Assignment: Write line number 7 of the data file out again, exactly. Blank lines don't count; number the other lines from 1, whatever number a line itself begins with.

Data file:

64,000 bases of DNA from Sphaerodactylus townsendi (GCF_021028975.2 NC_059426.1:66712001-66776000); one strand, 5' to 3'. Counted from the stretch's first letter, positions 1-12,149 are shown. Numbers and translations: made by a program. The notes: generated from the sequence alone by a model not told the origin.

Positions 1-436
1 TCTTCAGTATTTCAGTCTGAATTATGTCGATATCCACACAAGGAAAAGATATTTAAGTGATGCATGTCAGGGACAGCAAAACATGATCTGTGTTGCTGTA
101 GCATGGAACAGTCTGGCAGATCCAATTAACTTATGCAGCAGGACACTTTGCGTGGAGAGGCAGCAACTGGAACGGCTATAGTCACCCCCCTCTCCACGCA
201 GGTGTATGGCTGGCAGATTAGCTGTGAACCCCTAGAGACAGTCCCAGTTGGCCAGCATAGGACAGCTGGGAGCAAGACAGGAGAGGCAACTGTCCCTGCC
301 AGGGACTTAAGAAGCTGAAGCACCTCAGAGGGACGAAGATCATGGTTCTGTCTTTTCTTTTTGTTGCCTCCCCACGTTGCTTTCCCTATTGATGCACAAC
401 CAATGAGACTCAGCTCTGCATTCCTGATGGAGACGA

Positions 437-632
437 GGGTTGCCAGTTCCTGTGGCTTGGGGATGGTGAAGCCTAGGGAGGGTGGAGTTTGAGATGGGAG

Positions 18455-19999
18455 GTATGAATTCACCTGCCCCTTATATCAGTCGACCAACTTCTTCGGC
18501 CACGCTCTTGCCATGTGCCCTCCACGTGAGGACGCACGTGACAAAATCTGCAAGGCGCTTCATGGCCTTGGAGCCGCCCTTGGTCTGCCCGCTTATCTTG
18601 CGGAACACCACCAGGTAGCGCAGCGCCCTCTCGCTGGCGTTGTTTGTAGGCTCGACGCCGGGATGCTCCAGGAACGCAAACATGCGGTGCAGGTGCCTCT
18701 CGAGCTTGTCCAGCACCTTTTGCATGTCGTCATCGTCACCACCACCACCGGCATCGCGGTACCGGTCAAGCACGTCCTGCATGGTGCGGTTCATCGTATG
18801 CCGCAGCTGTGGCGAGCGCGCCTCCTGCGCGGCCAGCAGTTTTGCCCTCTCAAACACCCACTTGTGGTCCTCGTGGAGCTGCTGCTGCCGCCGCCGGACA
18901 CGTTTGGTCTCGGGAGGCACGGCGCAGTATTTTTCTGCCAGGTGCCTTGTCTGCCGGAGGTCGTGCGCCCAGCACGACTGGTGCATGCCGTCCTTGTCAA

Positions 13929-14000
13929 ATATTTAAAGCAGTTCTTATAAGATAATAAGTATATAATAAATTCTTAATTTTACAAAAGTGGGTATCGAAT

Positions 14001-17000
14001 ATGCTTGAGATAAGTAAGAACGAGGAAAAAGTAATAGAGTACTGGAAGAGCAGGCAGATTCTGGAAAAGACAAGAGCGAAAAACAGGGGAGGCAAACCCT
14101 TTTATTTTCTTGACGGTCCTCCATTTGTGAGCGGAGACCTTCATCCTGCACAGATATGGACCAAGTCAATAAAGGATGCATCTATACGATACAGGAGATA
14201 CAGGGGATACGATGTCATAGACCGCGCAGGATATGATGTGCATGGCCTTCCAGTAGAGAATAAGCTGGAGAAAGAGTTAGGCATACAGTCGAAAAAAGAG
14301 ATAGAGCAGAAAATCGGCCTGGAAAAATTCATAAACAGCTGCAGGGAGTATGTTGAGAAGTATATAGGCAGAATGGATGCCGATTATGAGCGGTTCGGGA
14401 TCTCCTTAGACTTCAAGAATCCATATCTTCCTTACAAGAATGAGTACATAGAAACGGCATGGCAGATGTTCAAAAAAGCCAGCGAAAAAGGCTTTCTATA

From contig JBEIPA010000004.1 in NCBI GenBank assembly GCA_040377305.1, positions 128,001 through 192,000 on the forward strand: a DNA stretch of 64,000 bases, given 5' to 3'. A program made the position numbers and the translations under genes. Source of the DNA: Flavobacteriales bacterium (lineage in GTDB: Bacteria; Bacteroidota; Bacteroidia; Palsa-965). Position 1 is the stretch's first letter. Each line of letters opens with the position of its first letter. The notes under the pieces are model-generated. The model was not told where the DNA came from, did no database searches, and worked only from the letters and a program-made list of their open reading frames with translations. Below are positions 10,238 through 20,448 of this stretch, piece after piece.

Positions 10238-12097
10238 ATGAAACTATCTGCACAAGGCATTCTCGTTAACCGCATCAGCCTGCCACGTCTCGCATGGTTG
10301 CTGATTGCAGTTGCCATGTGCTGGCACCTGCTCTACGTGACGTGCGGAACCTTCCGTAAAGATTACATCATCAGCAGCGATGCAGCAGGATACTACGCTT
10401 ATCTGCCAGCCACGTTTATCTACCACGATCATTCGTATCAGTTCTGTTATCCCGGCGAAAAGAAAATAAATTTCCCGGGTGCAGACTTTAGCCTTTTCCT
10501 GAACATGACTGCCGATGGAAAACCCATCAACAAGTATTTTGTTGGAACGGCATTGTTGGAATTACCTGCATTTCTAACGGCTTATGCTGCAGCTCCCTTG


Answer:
401 CAATGAGACTCAGCTCTGCATTCCTGATGGAGACGA